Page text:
One of the pedagogical devices God gives us for revealing this new way of existing, this path to eternal beatitude with Him, is through the theme of light and darkness. One of the thoughts making its rounds on the Catholic blogosphere last Christmas was the consistency between scripture and the liturgy of the Church regarding the feasts of the Annunciation which would have been the moment of Christ’s conception, the conception of John the Baptist, the birth of John the Baptist, and the Birth of Jesus. The Church celebrates the birth of St. John the Baptist on June 25, just four days after the summer solstice. By this time, the days are at their longest and the days will only get shorter. Jesus’ birth is celebrated by the Church on December 25, a few days after the Winter solstice. This is when days and daylight is at its shortest span of time, and will only lengthen from that point forward. This is part of the “fittingness” of scripture’s statement regarding the relationship of John and Jesus: “For [Jesus] must increase, [John] must decrease” (John 3:30). John as the “voice crying out in the wilderness” (John 1:23, Isaiah 40:3) is a symbol of the old man, of Adam’s children made to wander outside of the garden. Jesus becomes the “New Adam” (cf. I Cor. 15:22-23) whose day dawns with Easter. “Look to the East” (cf. Baruch 4:36) the direction in which the Sun rises upon the earth. 

The other little “historico-literary” device that God uses to teach us about this new day is the pattern of light and darkness at the various times of day and night of the events of the Paschal Mystery. Jesus, the Lamb of God, was placed upon the cross at about noon–when the Sun was highest in the sky. This was the time the Passover lambs would begin to be slaughtered according to the Halakic rules of sacrifice at the time. This is a time when shadows are at their least if not gone completely. From this point the Sun can only go down.  Scripture recounts that at this time the “sky was darkened.” Then, at about three o’clock, “at the noontime of life,” Jesus departs this world. It is worth noting that Jesus was in his early thirties, considered the prime of life.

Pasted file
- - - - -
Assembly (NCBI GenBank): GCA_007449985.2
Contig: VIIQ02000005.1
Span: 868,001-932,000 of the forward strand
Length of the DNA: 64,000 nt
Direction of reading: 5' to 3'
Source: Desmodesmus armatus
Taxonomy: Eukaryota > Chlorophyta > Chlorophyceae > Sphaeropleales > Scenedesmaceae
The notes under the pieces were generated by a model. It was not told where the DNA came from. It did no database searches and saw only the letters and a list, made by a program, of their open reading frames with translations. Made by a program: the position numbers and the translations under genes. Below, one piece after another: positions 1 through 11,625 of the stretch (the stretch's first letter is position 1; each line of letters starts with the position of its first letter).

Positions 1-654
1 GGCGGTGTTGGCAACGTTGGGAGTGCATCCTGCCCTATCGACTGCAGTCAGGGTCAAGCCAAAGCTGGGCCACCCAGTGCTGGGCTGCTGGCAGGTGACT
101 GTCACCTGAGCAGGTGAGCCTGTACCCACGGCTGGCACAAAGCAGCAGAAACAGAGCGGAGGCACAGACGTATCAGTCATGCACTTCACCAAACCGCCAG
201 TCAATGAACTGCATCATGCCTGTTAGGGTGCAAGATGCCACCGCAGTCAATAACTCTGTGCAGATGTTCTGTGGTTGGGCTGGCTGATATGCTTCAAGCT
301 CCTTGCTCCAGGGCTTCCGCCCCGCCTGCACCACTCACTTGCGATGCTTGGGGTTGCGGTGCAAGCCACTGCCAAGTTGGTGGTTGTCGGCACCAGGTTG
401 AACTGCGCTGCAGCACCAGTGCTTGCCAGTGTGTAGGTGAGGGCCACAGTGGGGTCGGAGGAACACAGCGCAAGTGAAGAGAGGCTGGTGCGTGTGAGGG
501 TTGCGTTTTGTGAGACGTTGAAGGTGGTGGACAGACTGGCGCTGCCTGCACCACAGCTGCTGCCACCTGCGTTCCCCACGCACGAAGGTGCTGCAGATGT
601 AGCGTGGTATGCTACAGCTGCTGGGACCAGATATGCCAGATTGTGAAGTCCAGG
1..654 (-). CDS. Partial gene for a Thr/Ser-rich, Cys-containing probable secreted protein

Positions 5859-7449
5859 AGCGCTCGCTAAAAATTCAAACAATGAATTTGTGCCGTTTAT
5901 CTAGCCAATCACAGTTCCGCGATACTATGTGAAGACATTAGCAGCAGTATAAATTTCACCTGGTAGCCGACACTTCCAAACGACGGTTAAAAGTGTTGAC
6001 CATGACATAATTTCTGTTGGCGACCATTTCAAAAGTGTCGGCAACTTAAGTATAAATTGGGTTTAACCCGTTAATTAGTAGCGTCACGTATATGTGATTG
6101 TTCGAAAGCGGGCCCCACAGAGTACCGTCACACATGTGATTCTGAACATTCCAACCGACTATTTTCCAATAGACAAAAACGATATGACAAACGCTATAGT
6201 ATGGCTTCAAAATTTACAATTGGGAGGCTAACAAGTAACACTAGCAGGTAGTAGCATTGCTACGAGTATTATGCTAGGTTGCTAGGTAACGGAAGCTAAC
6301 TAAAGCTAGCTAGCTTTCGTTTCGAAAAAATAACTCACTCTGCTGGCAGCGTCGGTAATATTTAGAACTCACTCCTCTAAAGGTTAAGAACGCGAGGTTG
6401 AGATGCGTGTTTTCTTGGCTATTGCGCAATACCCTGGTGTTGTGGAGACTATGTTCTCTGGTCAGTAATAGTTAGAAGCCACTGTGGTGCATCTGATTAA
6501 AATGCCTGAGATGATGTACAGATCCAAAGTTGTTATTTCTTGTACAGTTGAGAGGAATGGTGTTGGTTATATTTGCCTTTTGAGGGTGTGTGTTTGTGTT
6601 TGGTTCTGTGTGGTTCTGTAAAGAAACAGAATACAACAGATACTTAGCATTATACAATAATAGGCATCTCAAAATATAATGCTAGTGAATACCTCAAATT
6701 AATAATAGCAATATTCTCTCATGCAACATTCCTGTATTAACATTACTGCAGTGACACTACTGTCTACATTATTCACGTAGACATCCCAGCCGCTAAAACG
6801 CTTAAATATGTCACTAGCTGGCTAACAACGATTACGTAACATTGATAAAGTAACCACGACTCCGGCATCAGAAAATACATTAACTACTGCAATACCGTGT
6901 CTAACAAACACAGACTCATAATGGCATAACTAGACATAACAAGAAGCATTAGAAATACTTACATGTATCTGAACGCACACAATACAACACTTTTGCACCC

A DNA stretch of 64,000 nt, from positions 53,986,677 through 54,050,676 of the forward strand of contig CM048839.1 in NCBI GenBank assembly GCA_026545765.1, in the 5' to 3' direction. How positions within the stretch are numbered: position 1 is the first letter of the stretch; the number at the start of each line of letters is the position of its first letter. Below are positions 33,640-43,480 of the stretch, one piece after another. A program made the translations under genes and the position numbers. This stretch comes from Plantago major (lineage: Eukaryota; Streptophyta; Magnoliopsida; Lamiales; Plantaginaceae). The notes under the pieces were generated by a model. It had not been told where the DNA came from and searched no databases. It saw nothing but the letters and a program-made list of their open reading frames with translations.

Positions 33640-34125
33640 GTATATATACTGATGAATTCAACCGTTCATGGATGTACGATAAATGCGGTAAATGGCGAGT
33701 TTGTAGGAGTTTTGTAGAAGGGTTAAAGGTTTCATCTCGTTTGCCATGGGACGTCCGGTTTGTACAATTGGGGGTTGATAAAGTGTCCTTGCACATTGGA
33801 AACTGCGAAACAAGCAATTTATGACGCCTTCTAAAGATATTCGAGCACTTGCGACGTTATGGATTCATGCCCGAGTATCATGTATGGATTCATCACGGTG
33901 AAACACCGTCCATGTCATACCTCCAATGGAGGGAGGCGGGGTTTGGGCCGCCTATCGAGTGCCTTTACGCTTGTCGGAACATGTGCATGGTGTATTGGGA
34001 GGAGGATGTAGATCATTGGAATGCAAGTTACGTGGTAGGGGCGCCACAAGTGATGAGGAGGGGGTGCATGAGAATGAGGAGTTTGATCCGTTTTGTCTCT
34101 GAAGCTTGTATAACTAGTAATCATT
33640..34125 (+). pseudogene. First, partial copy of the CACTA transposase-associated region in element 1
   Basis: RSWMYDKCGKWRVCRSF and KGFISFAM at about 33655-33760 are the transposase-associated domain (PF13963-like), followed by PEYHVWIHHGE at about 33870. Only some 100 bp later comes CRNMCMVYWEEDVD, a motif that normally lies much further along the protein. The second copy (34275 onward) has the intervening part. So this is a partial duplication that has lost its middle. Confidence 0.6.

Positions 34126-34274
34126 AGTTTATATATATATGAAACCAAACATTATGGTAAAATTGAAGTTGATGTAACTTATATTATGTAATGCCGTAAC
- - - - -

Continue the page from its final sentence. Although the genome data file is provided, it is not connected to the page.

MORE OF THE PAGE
Scripture, however, is silent or “dark,” if you will, about the timing of the resurrection. All we know is that by the dawn the tomb is already empty suggesting that the resurrection must have taken place while it was still dark. There are some traditions that suggest that the resurrection took place at midnight, which is consistent with the aesthetics of God’s timing–the new dawn for humanity took place when the world was at its darkest. These little moments of “timing” and “aesthetic logic” was to teach or indicate to us to “See, [God] is doing something new” (Isaiah 43:19).

The other layer or meaning that these little devices are meant to indicate is the contrast of the kingdom of God with the way of the world. Throughout scripture and particularly in the gospel accounts, God stretches human imagination and thought through paradox. God “uses the foolish and lowly to shame the wise,” “Blessed are the poor.” and “you have heard it said… but I tell you.” The paradox of this new way of being is that our natural inclinations, old conceptions, and habitual tendencies will be at odds with it. Our King came to serve, not to be served. Our Savior is a victim. “By His wounds, [we] are healed” (I Peter 2:24). 

We have come to this moment of the resurrection and its joyful celebration through a season rejecting unbridled appetites of the flesh. We fasted, prayed, and gave alms as a preparation to welcome the new dawn again. My humble encouragement to you is to embrace this new way of life. The daily choice to take up the cross and follow will not be in vain. Scars we suffer from a righteous and holy love for God, ourselves, and neighbor will ultimately be borne unto eternity. It is by them that we too will identify with “the Crucifed One.”